In an interview on MSNBC’s Morning Joe today (May 24), Mayor de Blasio announced that NYC schools will go back to being fully in person September 13.
It comes after 14 months of back-and-forth, from all-remote to half remote/half in-person to closing when NYC’s positivity rate got too high to reopening shortly thereafter. Currently, families can chose between remote or in-person (the “opt-in” period ended in April for the remainder of the school year), and 60 percent of students are still schooling from home.
“It’s just amazing to see the forward motion right now, the recovery that’s happened in New York City. But you can’t have a full recovery without full strength schools, everyone back sitting in those classrooms, kids learning again. So, that’s what we’re going to have in September,” he said.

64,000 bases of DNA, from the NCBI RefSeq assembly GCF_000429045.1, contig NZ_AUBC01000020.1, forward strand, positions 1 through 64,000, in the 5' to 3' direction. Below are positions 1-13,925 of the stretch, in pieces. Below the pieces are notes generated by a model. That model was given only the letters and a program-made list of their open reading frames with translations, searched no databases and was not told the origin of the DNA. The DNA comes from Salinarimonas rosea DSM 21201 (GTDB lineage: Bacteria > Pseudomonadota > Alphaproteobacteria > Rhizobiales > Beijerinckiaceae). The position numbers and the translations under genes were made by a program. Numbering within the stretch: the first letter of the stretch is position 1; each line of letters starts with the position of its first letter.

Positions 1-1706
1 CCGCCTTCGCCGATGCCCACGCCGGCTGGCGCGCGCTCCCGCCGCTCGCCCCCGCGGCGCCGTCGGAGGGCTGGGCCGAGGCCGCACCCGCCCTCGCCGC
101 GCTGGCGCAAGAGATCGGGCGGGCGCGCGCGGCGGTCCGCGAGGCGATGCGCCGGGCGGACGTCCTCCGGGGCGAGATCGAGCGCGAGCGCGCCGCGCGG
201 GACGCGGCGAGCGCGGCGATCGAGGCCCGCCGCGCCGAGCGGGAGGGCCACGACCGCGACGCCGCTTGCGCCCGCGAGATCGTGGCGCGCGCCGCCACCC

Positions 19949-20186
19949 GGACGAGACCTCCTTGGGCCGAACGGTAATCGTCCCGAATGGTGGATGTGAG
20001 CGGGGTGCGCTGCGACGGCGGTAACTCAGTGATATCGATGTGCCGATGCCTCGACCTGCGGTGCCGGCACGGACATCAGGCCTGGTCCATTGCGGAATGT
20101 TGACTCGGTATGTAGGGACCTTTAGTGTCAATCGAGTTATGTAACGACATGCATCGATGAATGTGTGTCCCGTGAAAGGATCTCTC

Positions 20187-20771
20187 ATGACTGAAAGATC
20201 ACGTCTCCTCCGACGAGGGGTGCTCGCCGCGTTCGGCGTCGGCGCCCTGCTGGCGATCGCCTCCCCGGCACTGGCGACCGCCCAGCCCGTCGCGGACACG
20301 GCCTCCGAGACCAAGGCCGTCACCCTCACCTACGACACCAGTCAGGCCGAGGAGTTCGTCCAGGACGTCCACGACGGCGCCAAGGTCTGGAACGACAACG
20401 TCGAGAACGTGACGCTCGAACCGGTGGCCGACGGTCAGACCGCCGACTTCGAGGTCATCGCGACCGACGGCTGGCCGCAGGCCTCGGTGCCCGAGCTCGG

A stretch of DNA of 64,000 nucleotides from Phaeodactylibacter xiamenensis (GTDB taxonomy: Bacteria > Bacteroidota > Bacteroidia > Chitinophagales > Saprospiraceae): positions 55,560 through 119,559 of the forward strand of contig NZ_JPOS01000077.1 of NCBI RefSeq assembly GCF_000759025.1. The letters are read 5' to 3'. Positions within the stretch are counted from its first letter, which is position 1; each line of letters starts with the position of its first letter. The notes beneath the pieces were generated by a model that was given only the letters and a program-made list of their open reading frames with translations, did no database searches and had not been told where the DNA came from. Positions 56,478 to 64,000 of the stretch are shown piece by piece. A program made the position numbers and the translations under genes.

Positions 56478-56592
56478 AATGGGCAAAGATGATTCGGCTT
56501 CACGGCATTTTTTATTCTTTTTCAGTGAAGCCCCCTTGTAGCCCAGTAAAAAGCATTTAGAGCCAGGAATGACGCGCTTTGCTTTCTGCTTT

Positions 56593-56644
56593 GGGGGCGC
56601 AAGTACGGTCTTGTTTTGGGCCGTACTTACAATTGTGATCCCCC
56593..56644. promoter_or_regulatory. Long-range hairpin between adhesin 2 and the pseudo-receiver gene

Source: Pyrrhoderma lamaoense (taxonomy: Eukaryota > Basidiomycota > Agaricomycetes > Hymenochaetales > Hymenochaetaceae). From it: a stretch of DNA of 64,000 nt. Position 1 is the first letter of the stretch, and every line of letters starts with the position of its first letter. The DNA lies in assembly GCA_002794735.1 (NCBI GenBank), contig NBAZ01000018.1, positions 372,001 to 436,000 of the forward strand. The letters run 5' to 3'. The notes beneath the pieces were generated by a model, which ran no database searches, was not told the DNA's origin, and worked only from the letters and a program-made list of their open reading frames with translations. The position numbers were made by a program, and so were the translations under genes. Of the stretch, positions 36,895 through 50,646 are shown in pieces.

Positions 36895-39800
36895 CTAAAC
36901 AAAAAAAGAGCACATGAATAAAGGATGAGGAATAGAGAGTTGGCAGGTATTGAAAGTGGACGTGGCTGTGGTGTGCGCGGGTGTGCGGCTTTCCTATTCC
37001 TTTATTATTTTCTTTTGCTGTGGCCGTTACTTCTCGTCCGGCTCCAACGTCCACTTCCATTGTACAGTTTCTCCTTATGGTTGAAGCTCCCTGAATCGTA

He said they would continue to enforce safety measures, citing the implementation of required face masks, extensive ventilation and cleaning procedures since the pandemic began. Though he did say it would be “a version of that, a different version for different times,” without disclosing specifics as of yet (though masks will still be required).
New York City public schools will FULLY reopen this September. That means welcoming all our students and staff back to school buildings.
Vaccinations are working, we’re beating back COVID, and our city is coming back strong. pic.twitter.com/jamWEzFXHN
— Mayor Bill de Blasio (@NYCMayor) May 24, 2021
To help parents feel more comfortable with the decision, the school system will invite them to view schools in June and learn about the safety measures in person themselves.
Currently, the CDC would require the students to be spaced three feet apart, which the Mayor said they “could make that work if we had to,” but he strongly believes the CDC will relax that regulation come August.
The NYC public school system currently serves almost 1 million students.
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